Speaking of performance, Flutter improves it because it has no bridge whatsoever, and it renders widgets directly on the system using Skia Engine, thus generating less problems and bottlenecks than the use of bridges presents.
How Flutter renders your widgets
Flutter does not come with a standard or recommended architecture. For some this may be considered a turning point, but for me this is positive. After all, it is possible to develop as desired and thus to mold a solution to the problem.
I had seen something like this on Vue before. Working with Vue I felt free to create the architecture that would fit specifically to my project.
Another important point worth mentioning is the "State Management in Flutter". Even after some time using Flutter I still could not decide which type of State Management I preferred. Today, there are some options, such as SetState (native), Mobx, Bloc, Provider, Redux, among others, each with its own peculiarity, and popularity.
For those starting out, Provider is a great option, as SetState can be harmful for the application. Bloc, in spite of being one of the most used ones, is more complex, dense, and it needs some study before practicing.
As Provider is very similar to other State Managers that I learned in frontend, it is my choice today for the architectures I create.
Fuschia is a new operating system from Google that is coming to compete directly with Android (which is also from Google). Yes, that is right.
The interesting thing about this operating system is that it is also written in Dart and uses Flutter as a GUI SDK.
It is noteworthy that initially the applications developed for Fuschia will run on top of Flutter, right after the launch of Google Fuschia. So, whoever knows Flutter will certainly be ahead in the market.
Like every framework, Flutter is not perfect. It still has certain problems nowadays. I share with you a few:
Dart language: As I mentioned on this article, the use of the Dart language challenges many developers and companies when they choose this framework;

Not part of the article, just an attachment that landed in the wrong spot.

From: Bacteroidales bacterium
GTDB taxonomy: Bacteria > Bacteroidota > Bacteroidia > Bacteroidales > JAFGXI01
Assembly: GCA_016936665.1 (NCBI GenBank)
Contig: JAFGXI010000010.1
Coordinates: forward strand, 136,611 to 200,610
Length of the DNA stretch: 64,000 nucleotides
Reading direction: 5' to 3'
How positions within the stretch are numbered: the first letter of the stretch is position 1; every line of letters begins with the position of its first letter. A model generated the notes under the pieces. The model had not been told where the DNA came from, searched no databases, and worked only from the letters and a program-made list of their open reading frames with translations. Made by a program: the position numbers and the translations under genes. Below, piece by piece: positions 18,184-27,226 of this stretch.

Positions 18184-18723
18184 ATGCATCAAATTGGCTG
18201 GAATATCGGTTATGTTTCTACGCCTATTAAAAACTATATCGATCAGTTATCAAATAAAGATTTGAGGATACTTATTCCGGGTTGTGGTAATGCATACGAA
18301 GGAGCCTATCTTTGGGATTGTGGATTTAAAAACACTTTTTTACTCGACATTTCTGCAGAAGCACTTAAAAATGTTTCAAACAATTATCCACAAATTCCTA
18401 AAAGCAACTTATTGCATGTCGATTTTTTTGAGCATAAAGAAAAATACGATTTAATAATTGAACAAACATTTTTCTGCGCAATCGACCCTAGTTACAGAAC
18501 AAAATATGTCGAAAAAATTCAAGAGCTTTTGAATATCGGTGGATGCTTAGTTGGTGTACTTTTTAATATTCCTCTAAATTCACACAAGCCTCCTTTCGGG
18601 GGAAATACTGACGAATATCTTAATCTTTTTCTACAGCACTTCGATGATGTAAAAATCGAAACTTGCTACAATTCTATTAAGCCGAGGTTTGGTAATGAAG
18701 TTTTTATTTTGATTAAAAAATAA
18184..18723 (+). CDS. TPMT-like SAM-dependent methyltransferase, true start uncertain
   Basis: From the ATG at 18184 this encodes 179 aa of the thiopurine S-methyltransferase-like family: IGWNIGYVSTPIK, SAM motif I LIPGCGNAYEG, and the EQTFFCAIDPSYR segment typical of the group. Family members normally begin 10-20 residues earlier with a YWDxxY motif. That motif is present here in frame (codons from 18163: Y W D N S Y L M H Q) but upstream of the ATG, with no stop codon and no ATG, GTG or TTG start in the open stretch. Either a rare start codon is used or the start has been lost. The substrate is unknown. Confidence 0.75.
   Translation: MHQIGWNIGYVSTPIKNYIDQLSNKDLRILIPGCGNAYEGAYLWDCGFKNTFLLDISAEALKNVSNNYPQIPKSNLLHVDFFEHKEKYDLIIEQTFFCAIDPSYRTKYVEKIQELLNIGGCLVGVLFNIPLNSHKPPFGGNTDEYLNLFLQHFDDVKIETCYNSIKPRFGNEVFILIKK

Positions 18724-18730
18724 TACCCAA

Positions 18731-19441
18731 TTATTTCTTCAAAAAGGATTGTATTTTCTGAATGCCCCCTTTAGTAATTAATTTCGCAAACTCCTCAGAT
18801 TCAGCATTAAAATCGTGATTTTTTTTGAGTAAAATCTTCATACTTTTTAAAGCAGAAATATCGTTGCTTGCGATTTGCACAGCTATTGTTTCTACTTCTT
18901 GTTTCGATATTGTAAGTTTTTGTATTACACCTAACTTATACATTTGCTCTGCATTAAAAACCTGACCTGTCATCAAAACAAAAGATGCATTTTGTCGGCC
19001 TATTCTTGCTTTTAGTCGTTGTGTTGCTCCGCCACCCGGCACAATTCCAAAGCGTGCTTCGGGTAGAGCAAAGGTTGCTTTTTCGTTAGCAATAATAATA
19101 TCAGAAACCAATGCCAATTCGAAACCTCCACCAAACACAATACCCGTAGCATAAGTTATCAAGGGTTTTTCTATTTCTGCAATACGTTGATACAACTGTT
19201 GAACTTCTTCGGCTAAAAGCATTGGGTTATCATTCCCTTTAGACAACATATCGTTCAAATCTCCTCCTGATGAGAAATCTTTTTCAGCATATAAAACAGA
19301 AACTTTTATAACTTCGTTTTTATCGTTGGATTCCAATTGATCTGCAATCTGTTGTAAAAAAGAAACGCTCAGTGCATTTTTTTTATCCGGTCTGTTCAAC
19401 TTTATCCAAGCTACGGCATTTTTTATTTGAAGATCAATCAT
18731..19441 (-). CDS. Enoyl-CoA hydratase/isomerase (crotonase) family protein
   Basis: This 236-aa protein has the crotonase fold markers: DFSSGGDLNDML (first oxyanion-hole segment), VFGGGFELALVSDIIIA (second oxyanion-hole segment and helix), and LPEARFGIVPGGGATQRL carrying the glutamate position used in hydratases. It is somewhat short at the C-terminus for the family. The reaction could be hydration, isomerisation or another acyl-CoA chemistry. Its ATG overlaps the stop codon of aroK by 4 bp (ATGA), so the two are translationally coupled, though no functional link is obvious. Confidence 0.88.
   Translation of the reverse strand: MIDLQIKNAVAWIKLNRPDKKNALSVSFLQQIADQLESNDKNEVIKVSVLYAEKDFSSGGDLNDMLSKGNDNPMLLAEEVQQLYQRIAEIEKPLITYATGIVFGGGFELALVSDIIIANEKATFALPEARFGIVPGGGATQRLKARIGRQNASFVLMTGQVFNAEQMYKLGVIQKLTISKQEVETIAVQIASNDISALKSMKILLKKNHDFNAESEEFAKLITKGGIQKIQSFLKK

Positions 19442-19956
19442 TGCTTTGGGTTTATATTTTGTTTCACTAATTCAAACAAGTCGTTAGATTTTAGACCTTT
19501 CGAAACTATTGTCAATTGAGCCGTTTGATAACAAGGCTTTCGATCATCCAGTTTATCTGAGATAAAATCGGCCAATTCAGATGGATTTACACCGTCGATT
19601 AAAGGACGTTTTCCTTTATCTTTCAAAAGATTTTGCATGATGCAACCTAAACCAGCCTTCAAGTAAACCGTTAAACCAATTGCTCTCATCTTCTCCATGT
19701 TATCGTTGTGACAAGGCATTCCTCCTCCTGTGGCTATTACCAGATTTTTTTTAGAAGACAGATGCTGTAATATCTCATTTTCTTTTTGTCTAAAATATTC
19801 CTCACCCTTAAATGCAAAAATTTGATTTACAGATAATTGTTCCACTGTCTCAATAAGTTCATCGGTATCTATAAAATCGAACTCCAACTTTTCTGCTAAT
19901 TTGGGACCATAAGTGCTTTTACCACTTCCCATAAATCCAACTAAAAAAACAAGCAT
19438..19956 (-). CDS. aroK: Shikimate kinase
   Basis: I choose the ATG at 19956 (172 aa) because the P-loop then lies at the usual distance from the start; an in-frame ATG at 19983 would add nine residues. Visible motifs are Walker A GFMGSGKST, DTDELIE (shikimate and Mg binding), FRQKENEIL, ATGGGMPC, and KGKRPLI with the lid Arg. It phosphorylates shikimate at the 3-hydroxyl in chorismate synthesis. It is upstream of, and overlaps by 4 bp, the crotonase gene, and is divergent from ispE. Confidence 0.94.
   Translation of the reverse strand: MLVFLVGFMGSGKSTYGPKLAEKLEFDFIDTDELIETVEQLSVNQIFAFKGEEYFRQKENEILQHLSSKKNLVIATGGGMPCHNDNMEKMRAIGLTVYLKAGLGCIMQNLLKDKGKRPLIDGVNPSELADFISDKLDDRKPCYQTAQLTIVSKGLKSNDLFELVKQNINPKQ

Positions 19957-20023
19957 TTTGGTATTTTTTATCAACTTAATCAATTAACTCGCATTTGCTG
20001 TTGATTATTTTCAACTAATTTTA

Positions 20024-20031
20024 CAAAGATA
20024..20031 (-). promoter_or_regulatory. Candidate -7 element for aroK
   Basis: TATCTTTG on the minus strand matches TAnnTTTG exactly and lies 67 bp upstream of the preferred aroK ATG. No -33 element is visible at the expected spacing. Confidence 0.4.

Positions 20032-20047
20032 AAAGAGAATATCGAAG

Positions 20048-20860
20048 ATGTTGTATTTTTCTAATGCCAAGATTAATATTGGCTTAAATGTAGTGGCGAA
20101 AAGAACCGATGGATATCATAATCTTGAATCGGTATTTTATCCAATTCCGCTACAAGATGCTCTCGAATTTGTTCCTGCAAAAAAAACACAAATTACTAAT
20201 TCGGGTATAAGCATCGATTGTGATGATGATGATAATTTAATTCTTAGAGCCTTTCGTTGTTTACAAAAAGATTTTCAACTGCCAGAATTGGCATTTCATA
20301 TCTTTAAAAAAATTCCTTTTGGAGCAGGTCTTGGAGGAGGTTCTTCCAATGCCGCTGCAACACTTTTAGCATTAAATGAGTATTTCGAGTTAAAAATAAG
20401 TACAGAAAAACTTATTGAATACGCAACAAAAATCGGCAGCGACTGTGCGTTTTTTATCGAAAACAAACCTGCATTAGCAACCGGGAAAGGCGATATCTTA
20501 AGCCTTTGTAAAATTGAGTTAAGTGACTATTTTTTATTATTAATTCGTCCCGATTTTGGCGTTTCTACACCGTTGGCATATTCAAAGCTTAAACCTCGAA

Number of questions on StackOverflow
Google Trends search results
Even with this difference, I always got answers to my questions in Flutter, whether by StackOverflow, Medium or Google. Another tip is to pay attention to Flutterando, which is the largest Flutter community in Brazil.
In fact, React Native is already well established in the market, and for a new programmer who is looking for a job Stack JS is always a great option. However, as much as we have many apps in production with React Native, there is still a big difference in performance between React Native and Flutter.
What's interesting is that in some cases Flutter is even more CPU-performing than Swift.
In addition to performance, it is noteworthy that in React Native one needs to use third-party packages most of the time - which in my view creates dependency on packages that can be discontinued at any time.
So, I found on Flutter a great tool to draw UI with a great performance, almost comparable to a native one. It is thus possible to build apps with native experience for Android, and iOS with just one code.
Also: using Dart as the base language, Flutter supports JIT (Just-in-time), which makes it much easier during development, and AOT (Ahead-of-time), which helps a lot in performance when running in production.
The community is growing and already largely meets the needs of the projects. Besides, as Flutter is supported by Google, there are good guarantees that Flutter is really here to stay.
I think it is important to emphasize that I don't condemn React Native or any other framework or language! However, I myself use other options in some cases, because one thing is certain: one technology does not exclude another. The goal is to use the best option for the problem you are looking into solving.
And you, are you excited to learn more about Flutter?